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Ryusuke Hayashi, Kenji Kawano; Paradoxical motion perception observed through contrast-alternating multiple-slit-viewing. Journal of Vision 2008;8(6):129. doi: https://doi.org/10.1167/8.6.129.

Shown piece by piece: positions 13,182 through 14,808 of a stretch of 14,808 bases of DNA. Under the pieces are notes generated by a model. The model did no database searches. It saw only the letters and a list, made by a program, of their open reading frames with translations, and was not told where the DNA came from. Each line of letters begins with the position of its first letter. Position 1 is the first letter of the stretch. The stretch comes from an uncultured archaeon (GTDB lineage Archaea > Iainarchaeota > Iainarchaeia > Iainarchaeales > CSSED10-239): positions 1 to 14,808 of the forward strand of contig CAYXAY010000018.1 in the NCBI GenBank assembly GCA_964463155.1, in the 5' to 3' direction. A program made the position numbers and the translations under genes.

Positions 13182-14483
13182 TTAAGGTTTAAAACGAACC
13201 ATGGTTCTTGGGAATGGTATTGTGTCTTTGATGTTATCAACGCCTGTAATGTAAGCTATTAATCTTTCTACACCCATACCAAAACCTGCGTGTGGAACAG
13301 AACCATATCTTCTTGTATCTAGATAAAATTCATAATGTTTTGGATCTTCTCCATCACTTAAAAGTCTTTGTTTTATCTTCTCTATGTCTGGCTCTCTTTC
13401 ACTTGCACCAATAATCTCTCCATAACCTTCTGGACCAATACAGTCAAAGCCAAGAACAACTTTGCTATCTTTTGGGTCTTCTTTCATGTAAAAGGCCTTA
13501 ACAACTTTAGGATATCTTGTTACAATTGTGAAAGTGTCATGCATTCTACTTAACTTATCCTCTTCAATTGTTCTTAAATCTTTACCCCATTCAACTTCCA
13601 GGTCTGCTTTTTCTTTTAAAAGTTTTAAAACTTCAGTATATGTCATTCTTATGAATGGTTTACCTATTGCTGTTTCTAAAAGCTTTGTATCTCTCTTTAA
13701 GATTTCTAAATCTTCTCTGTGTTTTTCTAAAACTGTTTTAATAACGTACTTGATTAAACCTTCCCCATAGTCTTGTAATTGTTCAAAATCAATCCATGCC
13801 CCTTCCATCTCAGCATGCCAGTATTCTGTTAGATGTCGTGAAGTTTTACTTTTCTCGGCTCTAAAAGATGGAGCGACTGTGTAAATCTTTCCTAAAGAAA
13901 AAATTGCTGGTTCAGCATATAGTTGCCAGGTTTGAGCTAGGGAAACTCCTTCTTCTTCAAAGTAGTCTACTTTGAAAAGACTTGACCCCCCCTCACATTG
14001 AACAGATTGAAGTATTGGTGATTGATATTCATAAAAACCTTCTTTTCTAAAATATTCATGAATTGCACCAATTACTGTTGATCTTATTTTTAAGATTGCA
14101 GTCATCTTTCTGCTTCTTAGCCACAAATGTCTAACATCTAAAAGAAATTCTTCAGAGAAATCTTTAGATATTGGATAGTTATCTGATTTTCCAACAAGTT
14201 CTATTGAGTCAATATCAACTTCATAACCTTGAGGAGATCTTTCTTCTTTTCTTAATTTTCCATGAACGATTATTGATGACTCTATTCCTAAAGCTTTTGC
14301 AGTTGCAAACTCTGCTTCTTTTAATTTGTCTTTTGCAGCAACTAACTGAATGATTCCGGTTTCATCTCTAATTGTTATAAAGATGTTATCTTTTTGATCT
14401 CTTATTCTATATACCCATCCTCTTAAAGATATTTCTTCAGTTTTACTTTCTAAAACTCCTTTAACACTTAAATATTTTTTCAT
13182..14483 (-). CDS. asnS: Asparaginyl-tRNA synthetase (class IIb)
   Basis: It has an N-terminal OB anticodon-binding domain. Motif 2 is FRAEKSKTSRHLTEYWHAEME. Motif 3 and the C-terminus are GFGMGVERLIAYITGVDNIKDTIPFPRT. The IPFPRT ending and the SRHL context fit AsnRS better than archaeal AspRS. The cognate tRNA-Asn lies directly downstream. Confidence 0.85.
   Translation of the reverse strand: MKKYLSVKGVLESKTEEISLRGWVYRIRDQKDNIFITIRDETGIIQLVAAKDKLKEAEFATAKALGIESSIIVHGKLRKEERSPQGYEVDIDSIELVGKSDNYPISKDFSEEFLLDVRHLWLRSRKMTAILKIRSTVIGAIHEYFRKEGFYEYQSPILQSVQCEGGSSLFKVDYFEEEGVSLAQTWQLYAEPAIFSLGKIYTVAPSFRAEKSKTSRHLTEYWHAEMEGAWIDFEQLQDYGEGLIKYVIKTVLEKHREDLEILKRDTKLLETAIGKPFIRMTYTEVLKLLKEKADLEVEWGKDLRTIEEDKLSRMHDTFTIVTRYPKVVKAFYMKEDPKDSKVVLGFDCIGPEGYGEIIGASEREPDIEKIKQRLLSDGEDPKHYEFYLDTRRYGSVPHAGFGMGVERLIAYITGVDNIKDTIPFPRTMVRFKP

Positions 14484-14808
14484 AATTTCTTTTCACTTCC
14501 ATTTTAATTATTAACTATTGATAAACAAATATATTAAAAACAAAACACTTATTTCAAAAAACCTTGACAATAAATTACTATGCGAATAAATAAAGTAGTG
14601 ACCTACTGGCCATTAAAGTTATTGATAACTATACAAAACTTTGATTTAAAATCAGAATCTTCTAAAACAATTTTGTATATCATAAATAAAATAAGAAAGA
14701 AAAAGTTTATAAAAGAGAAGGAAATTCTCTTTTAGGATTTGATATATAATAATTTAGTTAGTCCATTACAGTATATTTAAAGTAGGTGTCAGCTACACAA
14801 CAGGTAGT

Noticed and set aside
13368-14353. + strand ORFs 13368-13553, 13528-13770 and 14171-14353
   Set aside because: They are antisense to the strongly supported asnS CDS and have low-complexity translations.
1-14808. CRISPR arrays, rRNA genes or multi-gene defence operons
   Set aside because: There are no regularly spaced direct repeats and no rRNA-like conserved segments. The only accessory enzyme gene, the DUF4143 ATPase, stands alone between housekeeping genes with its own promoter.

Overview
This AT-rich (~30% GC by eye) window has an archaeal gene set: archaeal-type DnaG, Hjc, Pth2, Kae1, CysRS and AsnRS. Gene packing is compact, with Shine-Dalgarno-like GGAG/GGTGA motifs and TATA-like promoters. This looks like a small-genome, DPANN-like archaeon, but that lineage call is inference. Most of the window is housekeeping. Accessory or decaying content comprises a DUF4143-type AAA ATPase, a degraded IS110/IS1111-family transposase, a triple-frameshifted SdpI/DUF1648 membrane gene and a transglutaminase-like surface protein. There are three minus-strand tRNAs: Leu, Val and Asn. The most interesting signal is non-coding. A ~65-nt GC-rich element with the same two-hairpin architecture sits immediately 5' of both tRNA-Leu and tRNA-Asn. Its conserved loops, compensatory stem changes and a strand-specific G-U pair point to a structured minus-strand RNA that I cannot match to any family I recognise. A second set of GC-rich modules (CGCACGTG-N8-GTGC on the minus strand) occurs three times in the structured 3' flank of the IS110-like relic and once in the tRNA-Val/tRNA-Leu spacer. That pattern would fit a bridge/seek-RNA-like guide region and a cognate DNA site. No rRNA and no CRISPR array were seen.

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It is known that the human visual system can extract motion from a moving pattern presented through an array of horizontal slits, each having one pixel width (Multiple-Slit-Viewing, MSV). Here we developed a new motion display in which the contrast of a pattern moving behind the slits keeps its original polarity or reverses to its negative alternatively (contrast-alternating MSV). In other words, this configuration is a variant of reversed-phi motion in alternating the contrast of a moving pattern not in the time domain (every frame), but in the space domain (every slit). To investigate the effect of contrast alternation in the space domain on motion perception, we asked participants (n=7) to report the perceived direction of the moving stimuli (upward or downward) under either standard or contrast-alternating MSV conditions by button-press (2AFC) while changing the width of interslit bands (from 0 to 8 pixels) and the monitor refresh rate (60, 75, or 100 Hz). Motion direction observed through standard MSV gradually degraded and eventually became indistinguishable as the width of the interslits increased. On the other hand, perceived motion under contrast-alternating MSV was intruded on by components moving in the direction opposite to the pattern shift behind the slits, depending on the width of the interslit bands and the monitor refresh rate. Counter-intuitive phenomena we found were that the participants reported the pattern-shift direction quite accurately (better than 75%) under contrast-alternating MSV in moderately wide interslit width conditions, while motion discrimination performance under standard MSV was chance level. We will further show that the power spectrum distribution of two MSV motion stimuli, weighted with the spatiotemporal sensitivity window (centered at 1.2 cpd and 3 Hz), can account for the motion discrimination limit under standard MSV, and the reversed motion perception and subsequent enhanced motion discrimination performance under contrast-alternating MSV.
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